Condition: Probably still better than most
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This week’s Unexceptional Classified is looking a little rougher around the edges than most. Ordinarily we like to showcase something that you could turn up in to the Festival of the Unexceptional after very little work, but this 1988 FSO Polonez will probably require the ten months or so before the next one to bring it back to its best.
The Polish-built Polonez was, if you’ve been paying any attention to the motoring world over the last 40 or 50 years, not a car that could ever be described as being at its best even when new. It was one of a throng of cars to burst through the Iron Curtain into Western Europe, as countries on the fringes tried desperately to court a western audience, some more successfully than others.
Like many of its ilk, the Polonez was Fiat-derived, nominally the 125, though visually it was unique, building upon the styling previewed by Fiat’s Experimental Safety Vehicle concepts. Walter de Silva, best known for his work on cars like the Alfa Romeo 156, the striking second-generation SEAT Leon, and the second-generation Audi TT, was apparently involved, though it’s fair to say the FSO’s somewhat generic 1970s outline was not his best work.
Engines were a mix of FSO’s own units and a handful from Fiat, while a Ford petrol and PSA-sourced diesel were also made available. The first car emerged in 1978, and was replaced in 1991 by the modernised (a term we use loosely) Polonez Caro, which ran until 1997.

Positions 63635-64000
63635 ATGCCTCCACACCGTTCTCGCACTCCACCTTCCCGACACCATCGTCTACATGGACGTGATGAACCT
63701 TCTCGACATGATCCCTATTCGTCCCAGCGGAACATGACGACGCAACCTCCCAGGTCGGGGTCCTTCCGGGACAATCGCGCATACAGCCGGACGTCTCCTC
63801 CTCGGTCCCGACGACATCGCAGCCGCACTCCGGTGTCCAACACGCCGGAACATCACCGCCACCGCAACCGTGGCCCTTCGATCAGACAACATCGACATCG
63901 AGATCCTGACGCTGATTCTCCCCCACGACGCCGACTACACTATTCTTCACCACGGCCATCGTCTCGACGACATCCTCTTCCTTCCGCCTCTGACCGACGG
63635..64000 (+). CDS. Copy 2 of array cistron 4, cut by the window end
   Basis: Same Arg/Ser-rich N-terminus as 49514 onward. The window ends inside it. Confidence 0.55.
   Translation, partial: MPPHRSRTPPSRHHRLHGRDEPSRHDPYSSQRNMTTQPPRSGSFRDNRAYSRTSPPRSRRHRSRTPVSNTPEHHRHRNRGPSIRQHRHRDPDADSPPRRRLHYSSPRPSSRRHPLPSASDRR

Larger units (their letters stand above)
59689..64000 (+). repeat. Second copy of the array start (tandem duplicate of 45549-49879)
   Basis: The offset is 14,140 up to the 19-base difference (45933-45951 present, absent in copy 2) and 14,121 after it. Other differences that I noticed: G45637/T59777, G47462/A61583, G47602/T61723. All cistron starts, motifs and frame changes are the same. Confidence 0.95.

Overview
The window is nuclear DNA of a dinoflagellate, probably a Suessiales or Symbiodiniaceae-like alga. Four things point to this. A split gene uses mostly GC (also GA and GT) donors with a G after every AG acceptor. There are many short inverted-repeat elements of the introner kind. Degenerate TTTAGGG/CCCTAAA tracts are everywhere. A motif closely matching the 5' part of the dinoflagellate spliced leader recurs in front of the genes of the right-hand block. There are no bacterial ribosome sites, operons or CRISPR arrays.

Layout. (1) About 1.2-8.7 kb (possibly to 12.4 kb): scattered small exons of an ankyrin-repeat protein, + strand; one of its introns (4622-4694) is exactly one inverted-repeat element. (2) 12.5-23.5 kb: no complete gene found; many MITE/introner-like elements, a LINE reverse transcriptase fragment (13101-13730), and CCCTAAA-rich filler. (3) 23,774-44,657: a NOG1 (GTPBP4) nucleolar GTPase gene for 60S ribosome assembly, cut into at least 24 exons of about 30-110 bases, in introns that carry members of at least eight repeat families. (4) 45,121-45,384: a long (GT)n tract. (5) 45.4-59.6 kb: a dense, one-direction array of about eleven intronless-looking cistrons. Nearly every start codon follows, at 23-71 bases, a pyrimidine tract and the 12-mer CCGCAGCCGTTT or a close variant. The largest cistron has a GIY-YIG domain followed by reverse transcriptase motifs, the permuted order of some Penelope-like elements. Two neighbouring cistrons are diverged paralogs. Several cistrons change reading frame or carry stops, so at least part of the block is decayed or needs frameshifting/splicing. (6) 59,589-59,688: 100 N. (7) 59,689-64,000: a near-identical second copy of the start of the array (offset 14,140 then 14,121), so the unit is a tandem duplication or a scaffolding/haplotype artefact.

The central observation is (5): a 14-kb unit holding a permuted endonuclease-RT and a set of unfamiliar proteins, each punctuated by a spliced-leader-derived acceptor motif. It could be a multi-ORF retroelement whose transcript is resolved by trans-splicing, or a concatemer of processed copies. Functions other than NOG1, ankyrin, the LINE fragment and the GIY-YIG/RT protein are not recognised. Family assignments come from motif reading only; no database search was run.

Like contemporary Skodas, Ladas, Yugos, Wartburgs, and others, the Polonez was frequently judged not as a car in its own right but as an alternative to used or aging examples of “proper” cars. Manufacturers from the USSR struggled to compete on ability or quality but could always undercut western and Japanese marques on price. Dacia does much the same today, though the march of progress means its modern cars are genuinely competitive, barring a top-scoring Euro NCAP rating for lacking various annoying electronic gizmos.
This comparison is best illustrated in Autocar’s 1979 road test of a Polonez 1500, in which it was compared not just to a Skoda Estelle, Lada 1600ES, and Britain’s home-grown Eastern Bloc car, the Morris Marina, but also to a Chrysler Sunbeam and a Ford Escort 1300L. The twist in the plot here is that at £2888, the Escort was actually cheaper than the £2999 Polonez, albeit down on power thanks to its smaller engine.
That didn’t stop Autocar suggesting you should buy it instead of the FSO. “If it is true value for money which is your top concern” read the magazine, “[and] not the apparent value for money of a very cheap, dynamically inadequate vehicle with a host of variously valuable gimmicky ‘extras’ – then the Escort 1300L is undeniably the best buy.” The Polonez effectively came last, against the identically priced and “slightly better” Lada.
The car being offered through Anglia Car Auctions is nearly a full decade newer and, well, probably wouldn’t have fared much better against equivalent contemporaries from Ford, Austin, or even Skoda. A What Car? comparison test from 1985 similarly ranked a much newer Polonez dead last against a Lada Riva, Yugo 513, and Skoda Estelle, with one blob out of five in its scoring system and only “space and a decent dashboard” to its credit.
And this one also needs work, having been stored in a garage since its owner passed away. With no MOT records back to the electronic system beginning in 2005, it’s fair to assume it has not been on the road for close to two decades. It also doesn’t run, though it has paperwork for an engine rebuild (remember those in new-ish cars?) at around 60,000 miles.
So it’s a bad car in rough condition and will need some help to get started. But what is the Festival of the Unexceptional if not a show for lost causes? If you can be the one to save this resolutely unloved vehicle, it would make a heck of a story for next year’s Concours de l’Ordinaire.